Three armed looters stood in front of our silver RV motorhome, unafraid that the engine was running.
“They want our van,” my wife Belinda said.
“I’ll talk to them.”
A soft answer turneth away wrath, my father used to say.
But would it be enough to save my family?
“You can’t reason with them. Just run them over. Quickly, before they come around and stick guns in our faces.”
Belinda did not need to be infected with courage. It was the high tensile core of her nature.
But that didn’t make her wrong.
Courage agreed with her and said I should do what she said.
Mow down these looters.
But fear… fear whispered something else.
Fear said ‘stay alive. Seek safety.’ Fear revved the muscles for flight, keyed up hearing, sight, smell, reasoning - and the drive for survival.
And I was one of the very few who still had fear. An anxiety sufferer and so-called Afghanistan war hero suffering PTSD, I’d been hiding from the world with my family and now I was out in the open after buying supplies in town, trying to flee with them to a safer place where we could bury ourselves, literally... in an opal mining town in the outback of Australia where the people lived in dwellings dug underground, a place of sanctuary called Coober Pedy.
The looters were expressionless.
Their confrontation reminded me of a fire-fight in Afghanistan, where a pair of insiders, Afghan soldiers, coolly turned their weapons on my comrades, blowing away four in front of my eyes.
After a moment of paralysis, I squeezed the trigger that killed the turncoats with barely a twitch of fear, but later, when there was no reason to be afraid any more, a quake zone took the place where my courage used to be and it moved incessantly setting up weakening tremors night and day.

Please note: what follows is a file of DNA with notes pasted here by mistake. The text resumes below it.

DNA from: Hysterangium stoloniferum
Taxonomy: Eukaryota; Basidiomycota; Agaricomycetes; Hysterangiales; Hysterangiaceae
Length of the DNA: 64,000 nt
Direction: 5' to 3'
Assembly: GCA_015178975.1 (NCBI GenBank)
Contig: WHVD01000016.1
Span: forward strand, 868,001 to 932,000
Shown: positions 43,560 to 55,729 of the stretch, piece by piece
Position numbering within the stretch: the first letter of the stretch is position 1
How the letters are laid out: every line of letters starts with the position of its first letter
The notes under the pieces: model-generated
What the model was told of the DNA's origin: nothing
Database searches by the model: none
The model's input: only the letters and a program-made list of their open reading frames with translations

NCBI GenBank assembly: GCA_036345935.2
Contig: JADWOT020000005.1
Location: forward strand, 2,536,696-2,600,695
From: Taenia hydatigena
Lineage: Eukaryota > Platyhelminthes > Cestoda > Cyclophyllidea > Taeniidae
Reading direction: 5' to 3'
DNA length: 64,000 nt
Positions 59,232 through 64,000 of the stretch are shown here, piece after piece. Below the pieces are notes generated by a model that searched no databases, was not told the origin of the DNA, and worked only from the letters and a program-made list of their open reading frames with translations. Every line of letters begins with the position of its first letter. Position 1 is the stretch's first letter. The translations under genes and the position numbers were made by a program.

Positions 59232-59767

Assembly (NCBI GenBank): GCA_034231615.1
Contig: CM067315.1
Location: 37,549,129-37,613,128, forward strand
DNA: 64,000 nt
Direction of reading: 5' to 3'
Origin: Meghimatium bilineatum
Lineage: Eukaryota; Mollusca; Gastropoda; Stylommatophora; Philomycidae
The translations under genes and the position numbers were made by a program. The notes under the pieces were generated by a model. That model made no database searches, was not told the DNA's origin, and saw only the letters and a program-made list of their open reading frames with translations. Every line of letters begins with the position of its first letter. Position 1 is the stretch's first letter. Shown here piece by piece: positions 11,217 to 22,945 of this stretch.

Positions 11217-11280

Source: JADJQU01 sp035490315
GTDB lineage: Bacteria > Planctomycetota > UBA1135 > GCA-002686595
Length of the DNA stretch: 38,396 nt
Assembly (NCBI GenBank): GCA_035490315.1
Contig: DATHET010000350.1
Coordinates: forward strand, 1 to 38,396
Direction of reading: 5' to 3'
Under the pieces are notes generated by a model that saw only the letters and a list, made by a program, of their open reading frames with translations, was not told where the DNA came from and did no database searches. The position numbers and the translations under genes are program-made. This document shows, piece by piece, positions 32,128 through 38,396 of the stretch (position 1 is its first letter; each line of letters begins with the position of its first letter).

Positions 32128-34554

The quake now brought on a tsunami of nauseating adrenalin.
The looter on the right hand side of the windscreen lazily waved his gun barrel to tell me to get out of the vehicle. No fear in the face. As wooden as a bored traffic cop’s.
Petty thieves had grown to become daredevil criminals.
I thought: ‘what will we do if they take away our escape machine?’
The contagion of the population began with the arrival of meteorites that hit the ground in sites around the globe, flashing to the ground, spreading clouds of dust.
They brought something else…
The spread of a reckless new mood.
It swept through the population in the form of a contagion that destroyed ‘caution’, the basic survival switch in the amygdala, a pair of almond sized regions deep in the brain.
Was it a prelude to some attack?
I’d wondered why, if an unknown assailant lay behind the viral outbreak, they would choose to spread courage rather than fear among the population.
But the reason became evident.
Those whom the gods wish to destroy they first make mad.
Fired with courage without the caution of fear they fronted enemies they once feared, sparked reprisals, conflict and bloodshed in the streets - and raised the threat of reckless wars between nations. And for those that remained after the carnage? History had shown that it was harder to kill a shadowy enemy, the terrorist, the guerilla, the coward, those who shrank into the cracks like spiders.
Bring them out into the open instead.
In this new world of courage, the brave ended up dead...